We came back to Sassafras House, put on some flip flops, and waded into the basement, only later determining that standing in water and plugging in electrical appliances may not be the most sensible series of decisions two otherwise intelligent women can make. Then we watched the wonder of gallons of water being sucked out of the basement.

We've taken a break for some hot tea, but the water line is down a good two inches and I feel hopeful.

Sunday, April 15, 2007


Written on Saturday night:

There is a big storm forecast for my corner of the world tonight. A nor'easter is expected to bring heavy rain and winds. There was a time when I would get excited about weather. When I was with Lisa, we did weather really well. We'd plan for snowstorms, we had supplies in the basement in the event of a tornado. A spring nor'easter (this is my first) would have likely caused a frenzy of activity for us, as we battened down the hatches and waited.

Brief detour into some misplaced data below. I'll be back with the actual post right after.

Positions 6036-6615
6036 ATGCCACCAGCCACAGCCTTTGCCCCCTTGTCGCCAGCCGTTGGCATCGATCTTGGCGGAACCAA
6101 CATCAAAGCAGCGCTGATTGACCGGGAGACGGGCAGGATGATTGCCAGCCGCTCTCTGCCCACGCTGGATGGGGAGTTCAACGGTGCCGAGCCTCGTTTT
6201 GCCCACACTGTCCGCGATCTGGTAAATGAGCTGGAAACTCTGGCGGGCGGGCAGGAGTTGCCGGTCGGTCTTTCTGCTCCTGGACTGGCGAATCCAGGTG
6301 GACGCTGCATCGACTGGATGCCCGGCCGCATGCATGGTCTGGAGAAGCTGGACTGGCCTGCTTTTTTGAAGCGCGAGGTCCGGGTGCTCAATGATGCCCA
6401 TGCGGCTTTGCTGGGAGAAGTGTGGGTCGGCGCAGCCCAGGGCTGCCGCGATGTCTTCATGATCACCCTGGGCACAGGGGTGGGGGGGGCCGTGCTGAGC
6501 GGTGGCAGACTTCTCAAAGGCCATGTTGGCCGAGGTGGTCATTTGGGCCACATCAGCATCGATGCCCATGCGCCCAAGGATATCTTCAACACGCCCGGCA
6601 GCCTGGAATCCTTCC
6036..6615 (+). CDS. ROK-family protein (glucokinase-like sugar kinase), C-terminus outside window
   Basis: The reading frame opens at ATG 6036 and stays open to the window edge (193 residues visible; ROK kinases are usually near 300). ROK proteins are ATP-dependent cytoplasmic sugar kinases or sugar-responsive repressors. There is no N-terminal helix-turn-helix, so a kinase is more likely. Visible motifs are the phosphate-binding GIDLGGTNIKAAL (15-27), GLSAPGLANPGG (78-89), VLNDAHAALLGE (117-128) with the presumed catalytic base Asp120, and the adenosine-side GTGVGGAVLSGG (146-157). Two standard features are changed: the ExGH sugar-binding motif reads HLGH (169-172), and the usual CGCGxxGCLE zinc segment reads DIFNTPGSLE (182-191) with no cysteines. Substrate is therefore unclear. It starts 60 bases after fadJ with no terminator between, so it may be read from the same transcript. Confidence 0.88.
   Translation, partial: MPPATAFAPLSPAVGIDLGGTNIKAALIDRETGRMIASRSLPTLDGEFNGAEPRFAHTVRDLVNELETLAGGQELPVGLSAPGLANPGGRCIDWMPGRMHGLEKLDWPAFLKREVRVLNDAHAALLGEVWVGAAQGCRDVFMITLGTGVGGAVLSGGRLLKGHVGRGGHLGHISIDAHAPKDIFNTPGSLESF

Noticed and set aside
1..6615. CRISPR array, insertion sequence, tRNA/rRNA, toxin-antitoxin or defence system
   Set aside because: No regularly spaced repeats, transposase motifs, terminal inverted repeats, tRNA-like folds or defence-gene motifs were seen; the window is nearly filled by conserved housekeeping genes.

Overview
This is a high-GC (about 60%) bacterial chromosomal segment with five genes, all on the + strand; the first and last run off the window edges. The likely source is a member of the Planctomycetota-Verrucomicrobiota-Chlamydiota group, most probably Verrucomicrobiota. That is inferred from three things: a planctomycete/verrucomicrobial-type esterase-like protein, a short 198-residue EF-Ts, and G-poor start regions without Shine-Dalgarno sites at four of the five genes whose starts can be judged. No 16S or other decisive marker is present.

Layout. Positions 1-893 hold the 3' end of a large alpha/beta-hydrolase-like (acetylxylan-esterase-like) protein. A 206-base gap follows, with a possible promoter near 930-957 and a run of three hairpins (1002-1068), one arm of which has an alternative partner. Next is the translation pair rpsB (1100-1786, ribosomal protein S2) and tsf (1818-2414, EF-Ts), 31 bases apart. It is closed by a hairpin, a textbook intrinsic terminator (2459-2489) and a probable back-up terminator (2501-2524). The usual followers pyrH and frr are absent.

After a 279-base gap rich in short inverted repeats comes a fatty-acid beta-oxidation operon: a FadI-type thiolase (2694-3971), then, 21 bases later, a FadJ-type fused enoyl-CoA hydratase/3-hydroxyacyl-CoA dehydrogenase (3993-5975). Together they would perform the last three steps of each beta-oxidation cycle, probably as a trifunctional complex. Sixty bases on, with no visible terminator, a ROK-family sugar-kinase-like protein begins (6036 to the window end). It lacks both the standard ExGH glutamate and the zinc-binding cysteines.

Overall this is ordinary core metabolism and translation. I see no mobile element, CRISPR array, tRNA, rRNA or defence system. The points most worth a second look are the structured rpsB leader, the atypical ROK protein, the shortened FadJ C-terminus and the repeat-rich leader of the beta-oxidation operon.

But there is no us anymore. And nearly 10 months into that fact, after more than nine years of being an us, I no longer know what was real and what was make believe. Did the family of three that I cherished ever really exist, or was it just a product of my hopes and imaginations? Did we really do weather well or was that just an excuse for us to pretend that we were a unit, a family?

I don't know. But I know that it's Saturday night and J.T. has a friend to sleep over. They are playing in the attic playroom and I can hear the sounds of their games and their laughter from my spot downstairs in the quiet. And that's like a metaphor for my life right now: I can see happiness all around me but I can't quite make myself a part of it.